Jason Bateman has been acting professionally since he was 11 years old. Before they were even old enough to vote, Bateman and his sister Justine were supporting their parents with their acting careers. Bateman’s surreal upbringing, having been thrust into a life of performance at a very young age, clearly informs his second directorial effort, “The Family Fang,” which finds surprising pathos in a loony premise about a family of anarchic performance artists.
As kids, Baxter (Bateman) and Annie (Nicole Kidman) were conscripted into their mother (Maryann Plunkett) and father’s (Christopher Walken) bizarre performance art pieces, psuedo-Situationist “happenings” designed to manufacture chaos in public spaces. Really freak out the squares. Many of these performances, such as a fake bank robbery and a cross-dressing beauty pageant entry, don’t seem terribly inventive, though a high school performance of “Romeo and Juliet,” which the parents Fang manipulate in order to force Baxter and Annie to kiss, is pleasantly perverse. Baxter and Annie, now adults, have been scarred by their upbringing and are estranged from their parents until an accident brings them together. No sooner have they reunited than the parents have gone missing, an apparent homicide, but Annie isn’t convinced, and the siblings set out to uncover their parents’ fate.
While this material could easily be played for wacky comedy or maybe transgressive grittiness, Bateman opts instead for character-driven dramedy. He takes this premise, loopy as it is, on its own terms, dutifully, if not always imaginatively, teasing out its themes of fame, family, and art. It is a comedy of a very particular sort, the kind where nothing seems all that funny unless you step back from it. The Fangs are funny, unless you happen to be one of them, in which case it’s all simply tragic.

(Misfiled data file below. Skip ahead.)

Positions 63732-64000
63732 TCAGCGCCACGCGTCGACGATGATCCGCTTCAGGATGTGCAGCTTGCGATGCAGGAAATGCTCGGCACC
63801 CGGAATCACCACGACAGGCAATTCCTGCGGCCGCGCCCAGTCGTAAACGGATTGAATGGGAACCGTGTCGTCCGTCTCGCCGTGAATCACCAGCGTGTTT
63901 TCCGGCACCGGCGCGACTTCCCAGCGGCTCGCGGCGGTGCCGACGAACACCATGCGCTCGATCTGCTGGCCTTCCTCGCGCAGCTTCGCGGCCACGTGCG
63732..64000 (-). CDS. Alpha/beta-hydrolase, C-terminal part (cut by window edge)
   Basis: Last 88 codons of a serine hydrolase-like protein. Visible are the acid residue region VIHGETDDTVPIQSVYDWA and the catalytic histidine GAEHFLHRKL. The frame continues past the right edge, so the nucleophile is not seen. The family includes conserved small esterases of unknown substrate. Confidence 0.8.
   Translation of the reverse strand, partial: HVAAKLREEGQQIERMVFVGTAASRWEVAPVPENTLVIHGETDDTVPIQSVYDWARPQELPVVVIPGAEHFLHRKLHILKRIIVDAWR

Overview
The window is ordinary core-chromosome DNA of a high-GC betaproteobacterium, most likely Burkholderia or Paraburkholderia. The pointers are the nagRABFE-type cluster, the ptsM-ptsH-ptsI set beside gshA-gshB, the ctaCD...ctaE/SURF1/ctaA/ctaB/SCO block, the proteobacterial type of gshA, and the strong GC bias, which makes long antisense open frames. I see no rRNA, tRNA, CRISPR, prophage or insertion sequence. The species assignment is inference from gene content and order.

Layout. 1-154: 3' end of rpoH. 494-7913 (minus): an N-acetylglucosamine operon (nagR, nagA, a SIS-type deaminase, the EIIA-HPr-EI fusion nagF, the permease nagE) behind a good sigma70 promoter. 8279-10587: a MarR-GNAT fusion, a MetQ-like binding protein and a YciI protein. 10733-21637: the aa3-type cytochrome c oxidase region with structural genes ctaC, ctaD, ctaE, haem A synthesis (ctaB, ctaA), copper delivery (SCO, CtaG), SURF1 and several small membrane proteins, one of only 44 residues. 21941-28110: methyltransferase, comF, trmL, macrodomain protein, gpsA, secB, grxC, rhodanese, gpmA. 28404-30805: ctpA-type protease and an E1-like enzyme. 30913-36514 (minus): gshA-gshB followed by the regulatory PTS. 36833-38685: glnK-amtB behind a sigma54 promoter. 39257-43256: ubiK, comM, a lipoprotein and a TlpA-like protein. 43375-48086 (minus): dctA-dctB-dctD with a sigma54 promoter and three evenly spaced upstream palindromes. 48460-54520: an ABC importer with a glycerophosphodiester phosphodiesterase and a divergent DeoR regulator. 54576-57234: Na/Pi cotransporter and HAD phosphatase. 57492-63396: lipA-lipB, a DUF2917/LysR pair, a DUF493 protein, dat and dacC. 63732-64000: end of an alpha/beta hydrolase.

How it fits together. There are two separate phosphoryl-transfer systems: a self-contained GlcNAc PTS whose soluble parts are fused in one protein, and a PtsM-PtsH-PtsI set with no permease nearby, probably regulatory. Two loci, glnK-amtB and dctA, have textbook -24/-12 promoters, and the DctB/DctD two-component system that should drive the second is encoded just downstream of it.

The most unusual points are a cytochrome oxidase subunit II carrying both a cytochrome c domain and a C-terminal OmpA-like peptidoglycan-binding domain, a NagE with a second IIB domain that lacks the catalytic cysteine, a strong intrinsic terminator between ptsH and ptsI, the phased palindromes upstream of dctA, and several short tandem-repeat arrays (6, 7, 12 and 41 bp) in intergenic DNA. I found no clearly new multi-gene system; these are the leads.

The cast sells that tricky emotional dynamic. Walken in particular credibly conveys a man so committed to his art that he would enlist his own children in crazy and potentially dangerous performances without any compunction. And not only that, but he is actively disappointed when they grow up and sell out, Baxter writing “emo” fiction and Annie acting in junky rom-coms.
The biggest problem here is that the central narrative is deceptively thin. There just not a whole lot to the film’s central investigation, and everything gets tied up much too tidily. I find the vast majority of movies to be overplotted, but “The Family Fang” is the rare film that could have benefited from an additional plot twist or two. Instead, the screenplay, adapted from Kevin Wilson’s novel by Pulitzer Prize-winning playwright David Lindsay-Abaire, tends to meander, losing focus every twenty minutes or so until a new plot point snaps it back into place. In place of narrative, the film is filled with ambling discussions of the film’s big themes. But nothing much is said, and little is really explored. It’s easy to see why Bateman was attracted to this material, and he clearly connects with the Baxter and Annie, but that never quite translates into a fully-formed statement.